Added REB_COLLISION_LINE. This is a collision detection routine which serves for collisions during the last timestep, assuming that all particles travel along straight lines. This can be useful in cases where not every collision needs to be detected exactly, but the overall collision rate should be reproduced. The algorithm is O(N**2).
Bug related to N_active and variational particles has been fixed.
A bug where WHFast might not converge in rare cases involving negative timesteps has been fixed.
Changed default collision behaviour from hardsphere bouncing to halting the simulation. An exception is raised when using the python version. In C, you need to check the status flag after integrating the simulation.
SIGINT handler added. Allows for garceful exit and keyboard interrupts (even from python).
WebGL widget text overlay added.
Bug fixes related to WebGL widget and ipywidgets version 6
Updated WebGL widget to work with ipywidgets version 7
Various fixed for Mercurius
Bug fix for N_active=-1 (default)
Allow for better parallelization of WHFast with OpenMP.
Addded example of the Solar System with Testparticles.
Made simulationarchive_append a public function (might be useful for some hacking projects).
Fixes an issue with the WebGL widget.
Fixes an issue with external forces and MERCURIUS.
MERCURIUS is not compatible with binary files and the SimulationArchive.
The WHFast integrator now supports Jacobi coordinates (default), democratic heliocentric coordinates and WHDS coordinates. The previously separate WHFastHelio integrator has been removed. The coordinate system can now be changed by simply setting the coordinates flag in the ri_whfast struct.
Included a experimental new integrator MERCURIUS. This is similar to the hybrid integrator in Mercury but uses WHFast and IAS15. Not ready for production yet.
Added a screenshot functionality for the WebGL ipython widget. This lets you take screenshots programmatically which is useful to create movies of simulations.
Removed the march=native compiler flag as it seems to be problematic for some OSX/Sierra compilers.
JANUS integrator added. This is a bit-wise reversible high-order symplectic integrator. At this time, it remains experimental. Details about this integrator will be published in an upcoming paper.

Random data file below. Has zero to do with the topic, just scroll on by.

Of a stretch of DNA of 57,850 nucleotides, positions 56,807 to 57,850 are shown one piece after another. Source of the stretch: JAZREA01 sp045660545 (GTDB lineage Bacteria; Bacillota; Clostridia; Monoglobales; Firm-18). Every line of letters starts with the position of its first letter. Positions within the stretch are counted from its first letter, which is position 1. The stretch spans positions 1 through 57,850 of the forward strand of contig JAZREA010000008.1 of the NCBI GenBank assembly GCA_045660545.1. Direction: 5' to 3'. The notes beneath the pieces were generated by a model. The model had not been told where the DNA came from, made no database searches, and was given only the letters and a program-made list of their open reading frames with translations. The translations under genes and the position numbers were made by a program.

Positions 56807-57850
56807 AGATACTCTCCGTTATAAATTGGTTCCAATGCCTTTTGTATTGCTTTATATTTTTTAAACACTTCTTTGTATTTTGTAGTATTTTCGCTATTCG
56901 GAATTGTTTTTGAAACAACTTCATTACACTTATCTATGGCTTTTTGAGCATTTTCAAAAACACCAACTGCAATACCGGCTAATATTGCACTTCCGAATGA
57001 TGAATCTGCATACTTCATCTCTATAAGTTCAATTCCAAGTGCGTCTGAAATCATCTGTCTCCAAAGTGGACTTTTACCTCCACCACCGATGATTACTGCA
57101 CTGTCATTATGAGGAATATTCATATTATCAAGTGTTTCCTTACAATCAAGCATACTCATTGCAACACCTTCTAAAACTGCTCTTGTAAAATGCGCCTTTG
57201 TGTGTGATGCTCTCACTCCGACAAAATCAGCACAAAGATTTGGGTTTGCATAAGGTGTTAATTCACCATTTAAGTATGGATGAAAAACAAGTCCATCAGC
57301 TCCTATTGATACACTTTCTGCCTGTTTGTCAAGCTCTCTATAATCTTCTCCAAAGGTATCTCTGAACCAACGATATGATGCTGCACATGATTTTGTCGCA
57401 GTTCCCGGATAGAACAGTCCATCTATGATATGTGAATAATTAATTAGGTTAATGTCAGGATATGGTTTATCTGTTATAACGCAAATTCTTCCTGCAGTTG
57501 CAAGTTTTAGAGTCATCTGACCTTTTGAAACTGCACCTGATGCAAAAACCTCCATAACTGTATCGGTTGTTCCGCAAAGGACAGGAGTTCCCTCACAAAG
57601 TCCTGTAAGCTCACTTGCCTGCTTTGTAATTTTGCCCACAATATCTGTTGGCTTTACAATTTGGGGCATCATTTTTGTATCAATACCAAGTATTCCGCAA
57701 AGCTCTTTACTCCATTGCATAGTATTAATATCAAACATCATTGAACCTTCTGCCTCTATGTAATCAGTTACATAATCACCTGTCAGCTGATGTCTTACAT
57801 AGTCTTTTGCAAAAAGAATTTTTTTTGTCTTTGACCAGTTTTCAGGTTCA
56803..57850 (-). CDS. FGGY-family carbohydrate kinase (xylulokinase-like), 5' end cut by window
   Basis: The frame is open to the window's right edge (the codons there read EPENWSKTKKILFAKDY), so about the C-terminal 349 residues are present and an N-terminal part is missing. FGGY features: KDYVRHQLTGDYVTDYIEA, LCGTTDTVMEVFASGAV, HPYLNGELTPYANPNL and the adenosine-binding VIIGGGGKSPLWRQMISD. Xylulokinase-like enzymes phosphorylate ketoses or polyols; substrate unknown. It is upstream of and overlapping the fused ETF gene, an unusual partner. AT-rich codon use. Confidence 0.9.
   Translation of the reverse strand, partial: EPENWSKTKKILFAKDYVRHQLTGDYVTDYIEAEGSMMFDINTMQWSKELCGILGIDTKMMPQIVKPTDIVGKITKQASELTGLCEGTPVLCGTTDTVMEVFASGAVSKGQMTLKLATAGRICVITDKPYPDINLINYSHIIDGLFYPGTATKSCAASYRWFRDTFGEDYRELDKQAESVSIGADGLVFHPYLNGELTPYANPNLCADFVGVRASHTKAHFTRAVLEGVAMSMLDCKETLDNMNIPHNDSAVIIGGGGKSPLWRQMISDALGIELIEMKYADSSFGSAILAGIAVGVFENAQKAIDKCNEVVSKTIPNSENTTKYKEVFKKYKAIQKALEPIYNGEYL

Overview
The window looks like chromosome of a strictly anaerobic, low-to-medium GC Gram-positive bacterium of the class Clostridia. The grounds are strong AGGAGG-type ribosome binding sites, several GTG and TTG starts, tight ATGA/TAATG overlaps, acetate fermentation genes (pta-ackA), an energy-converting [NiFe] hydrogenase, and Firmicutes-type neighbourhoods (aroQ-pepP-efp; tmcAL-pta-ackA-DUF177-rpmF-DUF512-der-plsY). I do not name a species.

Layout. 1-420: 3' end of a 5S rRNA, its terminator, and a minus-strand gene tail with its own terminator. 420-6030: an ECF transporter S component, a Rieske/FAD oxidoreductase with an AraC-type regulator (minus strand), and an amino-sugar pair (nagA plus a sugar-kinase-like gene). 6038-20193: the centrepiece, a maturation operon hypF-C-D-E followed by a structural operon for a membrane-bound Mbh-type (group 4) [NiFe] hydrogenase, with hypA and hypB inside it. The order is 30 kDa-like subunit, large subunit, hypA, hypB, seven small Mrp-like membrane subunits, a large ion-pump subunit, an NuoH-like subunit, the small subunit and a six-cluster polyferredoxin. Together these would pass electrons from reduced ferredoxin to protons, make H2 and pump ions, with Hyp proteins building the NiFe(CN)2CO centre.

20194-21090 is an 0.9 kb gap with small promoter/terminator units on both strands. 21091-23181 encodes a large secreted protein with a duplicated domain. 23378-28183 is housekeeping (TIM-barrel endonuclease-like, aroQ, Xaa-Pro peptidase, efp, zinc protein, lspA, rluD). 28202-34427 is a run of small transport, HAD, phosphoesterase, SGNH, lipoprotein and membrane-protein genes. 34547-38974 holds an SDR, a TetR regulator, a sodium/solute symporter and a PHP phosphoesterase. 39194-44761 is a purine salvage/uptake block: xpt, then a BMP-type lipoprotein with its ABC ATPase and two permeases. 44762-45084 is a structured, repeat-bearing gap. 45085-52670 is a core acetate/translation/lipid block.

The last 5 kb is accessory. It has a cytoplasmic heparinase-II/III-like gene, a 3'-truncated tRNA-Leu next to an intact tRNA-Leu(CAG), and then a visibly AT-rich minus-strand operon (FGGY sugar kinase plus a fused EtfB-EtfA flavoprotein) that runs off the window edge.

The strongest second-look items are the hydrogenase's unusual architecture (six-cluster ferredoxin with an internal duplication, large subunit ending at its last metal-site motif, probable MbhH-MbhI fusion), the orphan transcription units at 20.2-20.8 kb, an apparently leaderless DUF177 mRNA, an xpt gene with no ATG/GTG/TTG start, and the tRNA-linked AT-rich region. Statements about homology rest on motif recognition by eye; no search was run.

Changes to the WHFastHelio integrator. This integrator now uses democratic heliocentric coordinates and a Hamiltonian splitted as proposed by Hernandez and Dehnen (2017), WHDS, which splits the Hamiltonian into three parts. It has the advantage that the integrator solves the two body problem exactly. It is not compatible with symplectic correctors, this functionality has been removed for WHFastHelio. For very high accuracy integrations of stable planetary systems, the WHFast integrator in Jacobi coordinated (and potentially symplectic correctors) should be better suited.
Various minor bug fixes. Added pre-timestep modifications for REBOUNDx.
Various minor bug fixes. One related to exact_finish_time=1.
Added real-time interactive 3D visualizations using WebGL for Jupyter notebooks. This is an early release. Not everything might be working yet and new feature will be added to the widget class. To try it out, simply run sim.getWidget() in a Jupyter notebook. Note that you need to have ipywidgets installed and enabled.
Minor changes to the Visualization backend. This should not have any consequences for users.
Now stores the first characters of the current githash in binary files. This is helpful when trying to restart simulations from a binary file and making sure one uses the same version of REBOUND than in the original run. Currently, the git hash is not automatically compared when reloading a binary file. To view the githash, use e.g. hexdump. The hash appears between the first and second zero character in the first 64 bytes of the file.
Updated visualization. REBOUND now uses a modern version of OpenGL (3.3) that allows for custom shaders and therefore better looking visualizations. However, REBOUND now requires glfw3 to compile the visualization module. If you are on a Mac, then the easiest way to install the glfw3 library is with homebrew: brew tap homebrew/versions && brew install glfw3. If you are on Linux, you can install it with your package manager, for example with sudo apt-get install libglfw3-dev.
Introducing the Simulation Archive. The Simulation Archive allows for exact (bit-by-bit) reproducibility in N-body simulations and a completely new way of analyzing simulations. See Rein&Tamayo (2017) for details.
The binary format has changed. Binary files created with an earlier version of REBOUND can not be loaded with this version. However, future binary files will be backwards compatible from this point forward.